Google Is Launching "Season of Docs" To Help Improve Open-Source Documentation
Written by Michael Larabel in Google on 14 April 2019 at 12:02 AM EDT. 22 Comments
GOOGLE --
Google's Summer of Code is embarking on its 14th year of encouraging student developers to get involved with open-source development. Complementary to code contributions, Google is preparing its inaugural "Season of Docs" to help technical writers get involved in better preparing open-source program documentation.

Season of Docs is a new initiative by Google focused on improving open-source documentation where Summer of Code has traditionally just been focused on code/programming contributions.

The Seasons of Docs period is just getting off the ground with organization applications running through the end of April for programs looking for help in improving their documentation. Similar rules apply about eligible contributors and needing to be 18+ years old to be involved.

Season of Docs doesn't run during the same time table as Summer of Code but rather the actual documentation development phase this year will be from 2 September to 22 November and an additional few days for the project finalization phase. There is also the possibility of long-running projects that could last through 21 February 2020.

As for the stipends/payments, Google is basing that upon the adjusted cost of living based upon the country in which each technical writer resides. Organizations participating meanwhile will receive a $500 USD stipend per technical writer that is mentored.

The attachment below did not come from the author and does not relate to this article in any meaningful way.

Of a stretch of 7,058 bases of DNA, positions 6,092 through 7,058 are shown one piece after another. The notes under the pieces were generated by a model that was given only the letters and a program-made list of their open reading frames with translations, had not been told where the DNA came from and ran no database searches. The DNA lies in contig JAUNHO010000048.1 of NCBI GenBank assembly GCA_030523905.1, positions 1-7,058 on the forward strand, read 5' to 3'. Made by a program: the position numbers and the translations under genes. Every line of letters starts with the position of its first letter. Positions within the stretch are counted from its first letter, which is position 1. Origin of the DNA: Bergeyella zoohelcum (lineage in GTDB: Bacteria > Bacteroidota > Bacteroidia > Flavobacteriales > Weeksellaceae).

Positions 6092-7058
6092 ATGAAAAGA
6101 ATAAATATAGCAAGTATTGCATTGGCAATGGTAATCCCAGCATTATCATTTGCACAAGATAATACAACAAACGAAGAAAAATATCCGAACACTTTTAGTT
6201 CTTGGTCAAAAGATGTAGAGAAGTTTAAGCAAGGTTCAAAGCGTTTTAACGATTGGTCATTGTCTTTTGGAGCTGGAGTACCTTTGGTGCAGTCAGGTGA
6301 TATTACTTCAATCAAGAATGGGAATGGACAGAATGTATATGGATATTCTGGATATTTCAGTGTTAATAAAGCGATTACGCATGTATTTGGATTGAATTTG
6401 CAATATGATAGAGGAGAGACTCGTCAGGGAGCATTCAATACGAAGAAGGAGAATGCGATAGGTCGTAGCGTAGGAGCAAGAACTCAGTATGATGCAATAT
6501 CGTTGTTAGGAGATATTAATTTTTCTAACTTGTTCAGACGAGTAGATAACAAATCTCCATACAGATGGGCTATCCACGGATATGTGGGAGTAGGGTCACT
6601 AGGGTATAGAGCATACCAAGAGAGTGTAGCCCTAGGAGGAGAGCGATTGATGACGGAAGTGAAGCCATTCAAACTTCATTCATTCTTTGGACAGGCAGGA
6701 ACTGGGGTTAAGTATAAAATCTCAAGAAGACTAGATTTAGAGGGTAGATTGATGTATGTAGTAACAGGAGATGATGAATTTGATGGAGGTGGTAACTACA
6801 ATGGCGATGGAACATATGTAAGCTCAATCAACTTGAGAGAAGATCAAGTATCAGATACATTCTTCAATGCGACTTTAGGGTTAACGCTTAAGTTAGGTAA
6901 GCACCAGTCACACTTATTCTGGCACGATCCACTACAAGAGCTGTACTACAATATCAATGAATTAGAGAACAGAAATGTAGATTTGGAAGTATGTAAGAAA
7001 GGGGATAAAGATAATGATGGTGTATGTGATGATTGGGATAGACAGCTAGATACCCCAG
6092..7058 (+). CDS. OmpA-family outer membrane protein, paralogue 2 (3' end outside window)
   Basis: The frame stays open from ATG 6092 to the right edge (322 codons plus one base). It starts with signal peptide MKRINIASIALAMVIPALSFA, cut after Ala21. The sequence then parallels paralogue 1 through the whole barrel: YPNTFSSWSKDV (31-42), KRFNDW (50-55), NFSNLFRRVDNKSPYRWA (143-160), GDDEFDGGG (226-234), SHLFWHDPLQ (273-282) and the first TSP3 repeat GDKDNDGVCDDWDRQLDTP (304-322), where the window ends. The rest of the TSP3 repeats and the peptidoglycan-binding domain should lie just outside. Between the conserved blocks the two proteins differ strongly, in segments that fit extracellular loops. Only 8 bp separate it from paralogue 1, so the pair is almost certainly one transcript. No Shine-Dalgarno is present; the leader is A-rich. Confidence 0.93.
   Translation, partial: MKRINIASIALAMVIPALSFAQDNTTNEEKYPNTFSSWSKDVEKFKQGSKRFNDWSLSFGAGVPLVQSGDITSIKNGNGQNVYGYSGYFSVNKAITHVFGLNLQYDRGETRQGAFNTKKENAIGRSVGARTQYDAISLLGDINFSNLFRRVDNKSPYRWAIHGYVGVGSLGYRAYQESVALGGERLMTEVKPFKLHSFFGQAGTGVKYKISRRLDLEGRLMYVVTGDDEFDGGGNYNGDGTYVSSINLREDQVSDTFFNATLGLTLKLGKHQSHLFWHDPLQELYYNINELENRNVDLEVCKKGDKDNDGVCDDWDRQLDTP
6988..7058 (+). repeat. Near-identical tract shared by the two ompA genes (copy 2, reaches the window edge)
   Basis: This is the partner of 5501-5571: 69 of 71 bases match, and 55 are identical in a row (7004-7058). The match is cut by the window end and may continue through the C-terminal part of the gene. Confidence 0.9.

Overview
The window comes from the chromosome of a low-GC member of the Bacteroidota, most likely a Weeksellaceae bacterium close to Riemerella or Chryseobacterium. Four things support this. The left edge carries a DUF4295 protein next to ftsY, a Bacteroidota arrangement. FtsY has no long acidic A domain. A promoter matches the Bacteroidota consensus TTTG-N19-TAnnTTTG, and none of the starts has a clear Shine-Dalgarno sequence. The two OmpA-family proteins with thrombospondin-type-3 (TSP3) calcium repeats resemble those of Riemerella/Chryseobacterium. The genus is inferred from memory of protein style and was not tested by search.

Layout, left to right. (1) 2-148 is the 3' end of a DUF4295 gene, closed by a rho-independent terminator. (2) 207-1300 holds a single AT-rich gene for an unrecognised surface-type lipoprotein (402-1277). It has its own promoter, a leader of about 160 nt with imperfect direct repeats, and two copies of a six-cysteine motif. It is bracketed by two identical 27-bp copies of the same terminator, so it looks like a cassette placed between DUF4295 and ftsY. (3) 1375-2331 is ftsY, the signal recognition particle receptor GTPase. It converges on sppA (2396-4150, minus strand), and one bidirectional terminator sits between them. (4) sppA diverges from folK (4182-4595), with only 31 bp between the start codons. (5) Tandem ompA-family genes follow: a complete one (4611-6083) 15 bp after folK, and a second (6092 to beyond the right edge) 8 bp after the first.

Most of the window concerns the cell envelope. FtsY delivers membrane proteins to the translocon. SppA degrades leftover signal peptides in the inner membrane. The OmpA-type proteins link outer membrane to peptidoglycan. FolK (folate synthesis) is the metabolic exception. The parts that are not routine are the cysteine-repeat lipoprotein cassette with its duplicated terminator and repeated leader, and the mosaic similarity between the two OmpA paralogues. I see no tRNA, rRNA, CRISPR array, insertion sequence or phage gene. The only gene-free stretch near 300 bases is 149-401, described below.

Season of Docs is certainly an interesting concept with documentation for many open-source projects sorely lacking. Those wishing to learn more about this new initiative can do so via developers.google.com.

One of the projects already eyeing this new program is the Qt project.
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Michael Larabel is the principal author of Phoronix.com and founded the site in 2004 with a focus on enriching the Linux hardware experience. Michael has written more than 10,000 articles covering the state of Linux hardware support, Linux performance, graphics drivers, and other topics. Michael is also the lead developer of the Phoronix Test Suite, Phoromatic, and OpenBenchmarking.org automated benchmarking software. He can be followed via Twitter or contacted via MichaelLarabel.com.

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